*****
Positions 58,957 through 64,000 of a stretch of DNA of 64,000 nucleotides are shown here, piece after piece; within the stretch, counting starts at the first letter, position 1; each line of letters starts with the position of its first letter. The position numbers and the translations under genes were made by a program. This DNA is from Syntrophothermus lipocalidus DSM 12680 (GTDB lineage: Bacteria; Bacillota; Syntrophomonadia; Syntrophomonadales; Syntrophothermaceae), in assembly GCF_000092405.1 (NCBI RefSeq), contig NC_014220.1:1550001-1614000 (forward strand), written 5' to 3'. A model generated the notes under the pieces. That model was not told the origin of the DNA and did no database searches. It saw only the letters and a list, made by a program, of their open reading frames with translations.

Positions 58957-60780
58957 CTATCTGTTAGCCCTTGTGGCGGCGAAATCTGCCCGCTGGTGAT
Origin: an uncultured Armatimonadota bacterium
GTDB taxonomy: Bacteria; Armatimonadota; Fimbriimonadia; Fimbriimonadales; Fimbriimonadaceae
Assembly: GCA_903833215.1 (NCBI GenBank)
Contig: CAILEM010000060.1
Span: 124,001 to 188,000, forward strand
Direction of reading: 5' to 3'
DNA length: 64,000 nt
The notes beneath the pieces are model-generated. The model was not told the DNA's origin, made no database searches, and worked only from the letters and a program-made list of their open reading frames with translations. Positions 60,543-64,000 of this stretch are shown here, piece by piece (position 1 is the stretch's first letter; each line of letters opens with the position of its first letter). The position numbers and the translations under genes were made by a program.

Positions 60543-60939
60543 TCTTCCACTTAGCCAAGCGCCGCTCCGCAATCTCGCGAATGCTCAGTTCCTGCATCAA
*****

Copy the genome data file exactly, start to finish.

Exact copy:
Positions 58,957 through 64,000 of a stretch of DNA of 64,000 nucleotides are shown here, piece after piece; within the stretch, counting starts at the first letter, position 1; each line of letters starts with the position of its first letter. The position numbers and the translations under genes were made by a program. This DNA is from Syntrophothermus lipocalidus DSM 12680 (GTDB lineage: Bacteria; Bacillota; Syntrophomonadia; Syntrophomonadales; Syntrophothermaceae), in assembly GCF_000092405.1 (NCBI RefSeq), contig NC_014220.1:1550001-1614000 (forward strand), written 5' to 3'. A model generated the notes under the pieces. That model was not told the origin of the DNA and did no database searches. It saw only the letters and a list, made by a program, of their open reading frames with translations.

Positions 58957-60780
58957 CTATCTGTTAGCCCTTGTGGCGGCGAAATCTGCCCGCTGGTGAT
Origin: an uncultured Armatimonadota bacterium
GTDB taxonomy: Bacteria; Armatimonadota; Fimbriimonadia; Fimbriimonadales; Fimbriimonadaceae
Assembly: GCA_903833215.1 (NCBI GenBank)
Contig: CAILEM010000060.1
Span: 124,001 to 188,000, forward strand
Direction of reading: 5' to 3'
DNA length: 64,000 nt
The notes beneath the pieces are model-generated. The model was not told the DNA's origin, made no database searches, and worked only from the letters and a program-made list of their open reading frames with translations. Positions 60,543-64,000 of this stretch are shown here, piece by piece (position 1 is the stretch's first letter; each line of letters opens with the position of its first letter). The position numbers and the translations under genes were made by a program.

Positions 60543-60939
60543 TCTTCCACTTAGCCAAGCGCCGCTCCGCAATCTCGCGAATGCTCAGTTCCTGCATCAA